Aston Builds the First Mass Spectrograph and Discovers Isotopes Summary

  • Last updated on November 10, 2022

Francis William Aston invented the first mass spectrograph to measure the mass of atoms and discovered that the atomic mass of elements is a combination of isotopes.

Summary of Event

Isotopes are one or more forms of a chemical element and act similarly in chemical or physical reactions. Isotopes differ in two ways: They possess different atomic weights and different radioactive transformations. In 1803, John Dalton Dalton, John proposed a new atomic theory of chemistry that claimed that chemical elements in a compound combine by weight in whole-number proportions to one another. Whole-number rule[Whole number rule] By 1815, William Prout had taken Dalton’s hypothesis one step further and asserted that the atomic weights of elements are integral multiples of the hydrogen atom. For example, if the weight of hydrogen were 1, then the weight of carbon would be 12 and the weight of oxygen would be 16. Over the next decade, scientists conducted several carefully controlled experiments to determine the atomic weights of a number of elements. Unfortunately, their results did not support Prout’s hypothesis. For example, the atomic weight of chlorine was found to be 35.5. It took a theory of isotopes, developed in the early part of the twentieth century, to justify Prout’s original theory. Mass spectrograph Inventions;mass spectrograph Isotopes Atoms;isotopes [kw]Aston Builds the First Mass Spectrograph and Discovers Isotopes (1919) [kw]First Mass Spectrograph and Discovers Isotopes, Aston Builds the (1919) [kw]Mass Spectrograph and Discovers Isotopes, Aston Builds the First (1919) [kw]Isotopes, Aston Builds the First Mass Spectrograph and Discovers (1919) Mass spectrograph Inventions;mass spectrograph Isotopes Atoms;isotopes [g]England;1919: Aston Builds the First Mass Spectrograph and Discovers Isotopes[04580] [c]Science and technology;1919: Aston Builds the First Mass Spectrograph and Discovers Isotopes[04580] [c]Physics;1919: Aston Builds the First Mass Spectrograph and Discovers Isotopes[04580] [c]Inventions;1919: Aston Builds the First Mass Spectrograph and Discovers Isotopes[04580] Aston, Francis William Thomson, Joseph John Prout, William

After his discovery of the electron, Sir Joseph John Thomson, the leading physicist at Cavendish Laboratory, devoted much of his remaining research years to determining the nature of “positive electricity.” As a result, without specifically looking for isotopes, Thomson became one of the first to confirm the possibility of isotopes of elements. The phenomenon of positive electricity was first identified by Wilhelm Wien, and Thomson then began developing an instrument sensitive enough to analyze the positive electron. Francis William Aston, as a result of the combination of these events, was pivotal to the discovery of isotopes.

Francis William Aston.

(The Nobel Foundation)

Aston was ideally suited for the line of research that would eventually win for him a Nobel Prize. Nobel Prize recipients;Francis William Aston[Aston] He was an experimenter who could patiently repeat a series of experimental procedures many times while making minute adjustments in his instruments. He possessed the mechanical skills to make instruments that produced the desired results—particularly glassblowing; Aston created the discharge tubes necessary for atomic research. The publication in 1903 of Thomson’s book Conduction of Electricity Through Gases Conduction of Electricity Through Gases (Thomson) opened up a world of new challenges for Aston. He was captured by the new phenomena of cathode rays and X rays. He became interested in an effect called “Crookes’s dark space,” which exists between the cathode and the negative glow. By designing a discharge tube with a movable cathode, Aston was able to define mathematically one of the dark spaces; it was subsequently named for him. Aston continued to work on the variables among current, pressure, electrode materials, and dark space until 1923.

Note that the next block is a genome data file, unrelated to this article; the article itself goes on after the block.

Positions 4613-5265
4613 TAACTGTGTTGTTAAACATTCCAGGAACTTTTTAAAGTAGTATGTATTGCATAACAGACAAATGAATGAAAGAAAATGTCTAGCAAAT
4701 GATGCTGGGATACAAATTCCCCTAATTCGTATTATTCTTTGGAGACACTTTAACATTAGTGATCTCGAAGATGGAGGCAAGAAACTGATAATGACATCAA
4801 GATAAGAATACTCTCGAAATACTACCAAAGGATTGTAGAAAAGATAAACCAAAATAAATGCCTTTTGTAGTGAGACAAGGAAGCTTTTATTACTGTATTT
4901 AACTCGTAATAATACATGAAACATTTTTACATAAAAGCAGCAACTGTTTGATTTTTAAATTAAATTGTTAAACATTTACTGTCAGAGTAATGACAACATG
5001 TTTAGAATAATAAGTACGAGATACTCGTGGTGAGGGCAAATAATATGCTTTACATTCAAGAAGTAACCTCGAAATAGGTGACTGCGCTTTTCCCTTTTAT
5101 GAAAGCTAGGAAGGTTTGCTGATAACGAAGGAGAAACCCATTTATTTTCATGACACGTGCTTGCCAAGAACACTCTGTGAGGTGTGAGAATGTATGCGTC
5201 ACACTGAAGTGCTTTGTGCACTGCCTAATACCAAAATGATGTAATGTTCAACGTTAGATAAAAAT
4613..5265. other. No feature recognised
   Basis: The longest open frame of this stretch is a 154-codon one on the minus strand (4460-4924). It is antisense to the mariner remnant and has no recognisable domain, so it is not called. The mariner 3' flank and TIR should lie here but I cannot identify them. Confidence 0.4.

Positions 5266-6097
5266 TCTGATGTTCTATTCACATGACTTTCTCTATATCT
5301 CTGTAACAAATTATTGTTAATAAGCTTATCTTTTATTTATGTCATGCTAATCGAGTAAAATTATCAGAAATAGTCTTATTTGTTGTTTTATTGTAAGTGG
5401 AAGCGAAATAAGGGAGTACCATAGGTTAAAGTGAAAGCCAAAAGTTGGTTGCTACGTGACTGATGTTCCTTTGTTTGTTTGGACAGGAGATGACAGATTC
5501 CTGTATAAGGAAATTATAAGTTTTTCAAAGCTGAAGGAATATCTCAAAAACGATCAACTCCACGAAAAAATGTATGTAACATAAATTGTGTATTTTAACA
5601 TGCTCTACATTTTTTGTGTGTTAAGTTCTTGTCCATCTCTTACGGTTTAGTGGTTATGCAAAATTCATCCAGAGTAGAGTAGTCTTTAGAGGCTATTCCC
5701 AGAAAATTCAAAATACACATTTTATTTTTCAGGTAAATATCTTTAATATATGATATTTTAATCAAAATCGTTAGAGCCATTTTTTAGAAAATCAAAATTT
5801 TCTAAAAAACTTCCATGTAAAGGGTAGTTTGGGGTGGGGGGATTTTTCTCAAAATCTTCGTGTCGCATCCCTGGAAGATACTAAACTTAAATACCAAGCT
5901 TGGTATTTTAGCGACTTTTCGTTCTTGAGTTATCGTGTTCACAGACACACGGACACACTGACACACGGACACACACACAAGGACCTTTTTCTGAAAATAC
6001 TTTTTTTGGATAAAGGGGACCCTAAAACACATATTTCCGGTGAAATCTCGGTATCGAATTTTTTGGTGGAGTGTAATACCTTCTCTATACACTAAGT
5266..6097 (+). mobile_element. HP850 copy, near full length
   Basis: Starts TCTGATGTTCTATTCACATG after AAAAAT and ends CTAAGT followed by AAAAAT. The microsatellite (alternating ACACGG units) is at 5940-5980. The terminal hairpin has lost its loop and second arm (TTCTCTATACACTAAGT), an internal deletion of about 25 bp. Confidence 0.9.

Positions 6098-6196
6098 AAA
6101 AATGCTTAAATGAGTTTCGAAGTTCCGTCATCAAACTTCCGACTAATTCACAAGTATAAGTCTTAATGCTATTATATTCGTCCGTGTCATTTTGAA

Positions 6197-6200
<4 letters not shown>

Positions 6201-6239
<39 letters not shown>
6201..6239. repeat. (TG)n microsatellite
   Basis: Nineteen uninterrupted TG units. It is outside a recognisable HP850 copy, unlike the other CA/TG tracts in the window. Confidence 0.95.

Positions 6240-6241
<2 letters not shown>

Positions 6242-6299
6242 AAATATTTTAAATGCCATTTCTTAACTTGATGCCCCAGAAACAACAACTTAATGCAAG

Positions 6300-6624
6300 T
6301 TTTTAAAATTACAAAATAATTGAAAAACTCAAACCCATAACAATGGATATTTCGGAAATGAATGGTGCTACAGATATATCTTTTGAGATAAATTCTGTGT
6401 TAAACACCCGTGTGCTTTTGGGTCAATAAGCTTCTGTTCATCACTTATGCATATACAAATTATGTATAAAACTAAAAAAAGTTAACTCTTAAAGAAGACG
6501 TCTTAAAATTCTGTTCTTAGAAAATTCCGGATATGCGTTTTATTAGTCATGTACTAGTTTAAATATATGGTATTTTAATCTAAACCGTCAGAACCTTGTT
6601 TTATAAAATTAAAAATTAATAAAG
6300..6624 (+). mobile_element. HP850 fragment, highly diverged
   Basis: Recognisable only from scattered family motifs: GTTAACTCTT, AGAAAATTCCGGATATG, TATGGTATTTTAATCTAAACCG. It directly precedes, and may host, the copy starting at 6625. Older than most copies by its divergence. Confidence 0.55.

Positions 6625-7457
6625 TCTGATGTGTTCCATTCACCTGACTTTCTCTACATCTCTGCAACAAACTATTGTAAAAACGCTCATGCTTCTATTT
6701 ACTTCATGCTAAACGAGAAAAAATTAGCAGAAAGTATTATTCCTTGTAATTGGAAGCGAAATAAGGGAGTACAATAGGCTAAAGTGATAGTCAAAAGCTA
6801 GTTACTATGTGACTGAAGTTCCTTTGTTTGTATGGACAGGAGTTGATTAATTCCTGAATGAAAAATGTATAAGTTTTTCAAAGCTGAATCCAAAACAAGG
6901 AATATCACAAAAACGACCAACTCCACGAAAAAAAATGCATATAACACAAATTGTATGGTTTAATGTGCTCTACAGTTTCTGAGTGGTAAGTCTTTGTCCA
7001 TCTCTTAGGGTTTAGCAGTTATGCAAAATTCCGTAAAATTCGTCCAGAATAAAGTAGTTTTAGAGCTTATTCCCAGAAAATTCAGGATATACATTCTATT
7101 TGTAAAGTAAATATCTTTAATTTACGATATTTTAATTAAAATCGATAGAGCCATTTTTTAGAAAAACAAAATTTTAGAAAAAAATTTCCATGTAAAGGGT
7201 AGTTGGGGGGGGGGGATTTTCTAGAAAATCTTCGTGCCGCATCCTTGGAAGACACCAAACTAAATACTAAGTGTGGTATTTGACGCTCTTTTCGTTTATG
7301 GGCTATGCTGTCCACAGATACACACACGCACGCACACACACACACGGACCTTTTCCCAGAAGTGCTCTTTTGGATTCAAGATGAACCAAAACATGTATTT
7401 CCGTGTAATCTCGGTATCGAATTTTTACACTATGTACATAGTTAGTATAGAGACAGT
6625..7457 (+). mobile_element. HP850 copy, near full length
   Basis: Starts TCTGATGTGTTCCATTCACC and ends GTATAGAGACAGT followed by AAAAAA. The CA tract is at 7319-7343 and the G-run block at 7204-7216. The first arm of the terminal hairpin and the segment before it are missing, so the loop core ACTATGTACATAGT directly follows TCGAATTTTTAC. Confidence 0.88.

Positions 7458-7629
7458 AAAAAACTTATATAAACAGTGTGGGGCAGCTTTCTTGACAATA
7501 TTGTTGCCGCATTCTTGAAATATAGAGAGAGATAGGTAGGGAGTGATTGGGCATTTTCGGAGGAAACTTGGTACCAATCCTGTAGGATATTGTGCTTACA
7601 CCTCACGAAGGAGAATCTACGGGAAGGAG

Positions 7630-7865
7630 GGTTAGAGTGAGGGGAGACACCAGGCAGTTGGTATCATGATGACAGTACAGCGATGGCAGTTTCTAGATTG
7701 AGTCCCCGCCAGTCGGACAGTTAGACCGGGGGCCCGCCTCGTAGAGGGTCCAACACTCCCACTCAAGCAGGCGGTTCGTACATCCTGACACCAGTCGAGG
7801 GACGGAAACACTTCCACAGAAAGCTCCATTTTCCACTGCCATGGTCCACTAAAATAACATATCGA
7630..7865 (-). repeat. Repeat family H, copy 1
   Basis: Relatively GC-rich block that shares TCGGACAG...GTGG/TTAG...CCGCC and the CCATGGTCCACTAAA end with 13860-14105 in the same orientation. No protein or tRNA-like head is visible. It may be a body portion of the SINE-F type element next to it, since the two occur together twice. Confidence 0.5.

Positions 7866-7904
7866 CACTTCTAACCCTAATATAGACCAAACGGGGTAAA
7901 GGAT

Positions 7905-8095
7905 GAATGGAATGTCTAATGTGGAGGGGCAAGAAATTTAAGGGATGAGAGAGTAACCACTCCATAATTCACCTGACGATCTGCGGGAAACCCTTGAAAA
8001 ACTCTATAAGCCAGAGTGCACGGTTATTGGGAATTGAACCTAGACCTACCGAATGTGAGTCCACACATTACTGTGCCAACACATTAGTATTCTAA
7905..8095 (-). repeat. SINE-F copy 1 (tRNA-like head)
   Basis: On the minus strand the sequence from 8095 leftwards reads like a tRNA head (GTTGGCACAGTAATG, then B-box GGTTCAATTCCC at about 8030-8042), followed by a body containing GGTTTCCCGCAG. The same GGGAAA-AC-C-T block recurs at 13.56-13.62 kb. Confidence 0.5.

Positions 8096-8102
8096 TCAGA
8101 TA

Thomson had a reputation for inviting gifted scientists to work at the Cavendish Laboratory. The invitation to Aston in 1910 was such a case. Recommended by J. H. Poynting, who had taught Aston physics at Mason College, Aston began a lifelong association at Cavendish, and Trinity College became his home. By 1906, Thomson had discovered the electron and turned his attention to positive rays generated by the cathode of the discharge tube. When the electrons are stripped from an atom, the atom becomes positively charged. Through the use of magnetic and electrical fields, it is possible to channel these positive rays into parabolic tracks. By examining photographic plates of these tracks, Thomson was able to identify the atoms of different elements.

Aston’s first contribution at Cavendish was to improve this instrument by blowing a spherical discharge tube with a finer cathode; he developed a more efficient pump to create the vacuum. He also devised a camera for sharper photographs of the parabolic tracks. By 1912, the improvements to this apparatus provided proof that the individual molecules of a substance have the same mass. While working on the element neon, Thomson obtained two parabolas, one with a mass of 20 and the other with a mass of 22. Aston was given the task of resolving this mystery. To separate the two constituents of neon, Aston decided to try fractional distillation and diffusion. The fractions of the distillation were in such minute quantities, however, that he had to invent a new balance to measure the differences. The quartz microbalance used a sealed quartz bulb balanced on a liquid of known density. By measuring the degree to which the bulb floated or sank, he could compare the density of a known gas with that of an unknown one. Aston started with a quantity of neon and after several thousand operations was able to extract a minute amount of the heavier element of neon. The change in density was barely outside the range of experimental error, however, and hence too doubtful to prove his case.